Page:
The following post explains key drivers for overlay virtual networking and popular overlay technology called Virtual Extensible LAN (VXLAN). It walks through how to set up a working VXLAN design based on Arista vEOS on Ravello’s Networking Smart Lab. Additional command snippets from a multicast VXLAN using Cisco CSR1000V setup are also present.
The evolution of the data centre started with cloud computing when Amazon introduced the first commercial product to provide a “cloud anytime and anywhere” service offering. The result has driven a major paradigm shift in networking, which forces us to rethink data centre architectures and how they service applications. Designs goals must be in line with new scalability and multi-tenancy requirements that existing technologies cannot meet.
Overlay-based architectures provide some protection against switch table explosion. They offer a level of indirection that enables switch tables sizes not to increase as the number of hosts supported increases. This combats some of the scalability concerns. Putting design complexities aside, an overlay is a tunnel between two endpoints, enabling frames to be exchanged between those endpoints. As the diagram below states, it’s a network that is built on top of another network. The overlay is a logical Layer 2 network and the underlay could be an IP or Layer 2 Ethernet fabric.
The ability to decouple virtual from physical drives new scalability requirements that push data centres to the edge. For example, the quantity of virtual machines deployed on single physical servers has increased. Each virtual machine has one or more virtual network card (vNIC) with unique MAC address. Traditional switched environments consist of single server connected end hosts, viewed as a single device. The corresponding upstream switch processes a low number of MAC address. Now, with the advent of server virtualization, ToR switch accommodates multiple hosts on the same port. As a result, MAC table size must increase by an order of magnitude to accommodate the increase scalability requirement driven by server virtualization. Some vendors have low MAC address tables support, which may result in MAC address table overflow causing unnecessary flooding and operational problems.
Over the course of the last 10 years, the application has changed. Customers require complex application tiers in their public or private IaaS clouds deployments. Application stacks usually contain a number of tiers that require firewalling and/or load balancing services at edges and within the application/database tier. Additionally, in order to support this infrastructure you need Layer 3 or Layer 2 segments between tiers. Layer 2 supports non-routable or keepalive packets.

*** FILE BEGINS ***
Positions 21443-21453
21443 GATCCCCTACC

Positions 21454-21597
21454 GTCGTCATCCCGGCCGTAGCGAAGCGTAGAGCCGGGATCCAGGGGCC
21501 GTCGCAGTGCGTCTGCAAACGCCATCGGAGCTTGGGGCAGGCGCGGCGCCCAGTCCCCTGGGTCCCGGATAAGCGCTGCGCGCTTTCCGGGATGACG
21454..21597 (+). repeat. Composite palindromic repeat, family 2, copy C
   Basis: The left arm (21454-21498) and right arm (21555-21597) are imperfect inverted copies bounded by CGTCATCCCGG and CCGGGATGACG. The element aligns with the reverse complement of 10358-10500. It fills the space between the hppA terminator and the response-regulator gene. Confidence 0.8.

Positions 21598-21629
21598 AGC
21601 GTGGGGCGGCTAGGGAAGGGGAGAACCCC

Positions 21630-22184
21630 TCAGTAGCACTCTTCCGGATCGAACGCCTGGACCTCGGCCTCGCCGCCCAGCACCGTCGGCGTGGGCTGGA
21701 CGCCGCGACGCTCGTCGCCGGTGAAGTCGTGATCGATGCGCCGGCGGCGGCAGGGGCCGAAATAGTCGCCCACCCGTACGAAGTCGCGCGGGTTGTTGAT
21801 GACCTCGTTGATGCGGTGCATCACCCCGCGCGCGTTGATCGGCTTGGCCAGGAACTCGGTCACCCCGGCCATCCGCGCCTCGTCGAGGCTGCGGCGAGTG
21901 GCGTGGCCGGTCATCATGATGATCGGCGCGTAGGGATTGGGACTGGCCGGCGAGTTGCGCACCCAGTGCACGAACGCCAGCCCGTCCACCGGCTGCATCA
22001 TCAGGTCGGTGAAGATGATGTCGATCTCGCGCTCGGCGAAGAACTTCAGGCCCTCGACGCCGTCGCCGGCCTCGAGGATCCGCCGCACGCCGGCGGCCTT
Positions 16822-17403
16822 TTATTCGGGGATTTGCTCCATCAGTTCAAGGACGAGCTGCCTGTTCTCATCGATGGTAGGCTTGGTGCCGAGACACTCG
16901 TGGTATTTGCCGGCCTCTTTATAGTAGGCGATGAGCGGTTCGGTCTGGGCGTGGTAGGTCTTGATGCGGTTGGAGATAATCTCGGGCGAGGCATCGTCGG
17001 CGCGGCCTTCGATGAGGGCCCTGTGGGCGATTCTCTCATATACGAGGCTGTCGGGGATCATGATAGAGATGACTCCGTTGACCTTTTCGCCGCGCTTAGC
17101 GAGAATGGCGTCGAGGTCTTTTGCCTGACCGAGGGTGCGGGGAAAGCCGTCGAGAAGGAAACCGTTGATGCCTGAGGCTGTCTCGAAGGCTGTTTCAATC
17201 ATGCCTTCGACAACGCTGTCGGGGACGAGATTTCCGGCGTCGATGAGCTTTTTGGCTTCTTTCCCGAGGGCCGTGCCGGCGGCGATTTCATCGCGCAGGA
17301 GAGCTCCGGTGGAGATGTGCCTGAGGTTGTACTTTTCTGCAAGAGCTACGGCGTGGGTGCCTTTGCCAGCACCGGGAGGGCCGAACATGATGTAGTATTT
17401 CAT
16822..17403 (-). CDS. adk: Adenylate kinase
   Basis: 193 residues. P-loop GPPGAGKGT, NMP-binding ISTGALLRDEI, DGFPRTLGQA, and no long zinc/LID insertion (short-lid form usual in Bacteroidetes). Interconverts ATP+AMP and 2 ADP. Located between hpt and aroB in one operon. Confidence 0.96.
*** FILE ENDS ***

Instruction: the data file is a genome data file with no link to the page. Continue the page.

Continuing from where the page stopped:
The infrastructure must support multi-tenancy for numerous application stacks in the same cloud environment. Each application stack must maintain independence from one another. Application developers continually request similar application connectivity models such as same IP address and security models for applications, both for on-premise and cloud services. Applications that are “cloud centric” and born for the cloud are easy to support from a network perspective. On the other hand, optimized applications for “cloud-ready” status may require some network tweaking and overlay models to support coexistence. Ideally, application teams want to move the exact same model to cloud environments while keeping every application as an independent tenant. You may think that 4000 VLAN is enough but once you start deploying each application as a segment and each application has a numerous segments, the 4000 VLAN limit is soon reached.
Customers want the ability to run any VM on any server. This type of unlimited and distributed workload placement results in large virtual segments. Live VM mobility also requires Layer 2 connectivity between the virtual machines. All this coupled with quick on-demand provision is changing the provisioning paradigm and technologies choices we employ to design data centres.
We need a technology that decouples physical transport from the virtual network. Transports should run IP only and all complexities are performed at the edges. Keep complexity to the edge of the network and let the core do what it should do – forward packets as fast as possible, without making too many decisions. The idea of having a simple core and smart edges carrying out intelligence (encapsulation) allows you to build a scalable architecture. Overlay virtual networking supports this concept and all virtual machine traffic generated between hosts is encapsulated and becomes an IP application. This is similar to how Skype (voice) uses IP to work on the Internet. The result of this logical connection is that the edge of the data centre has moved and potentially no longer exist in the actual physical network infrastructure. In a hypervisor environment, one could now say the logical overlay is decoupled from the physical infrastructure.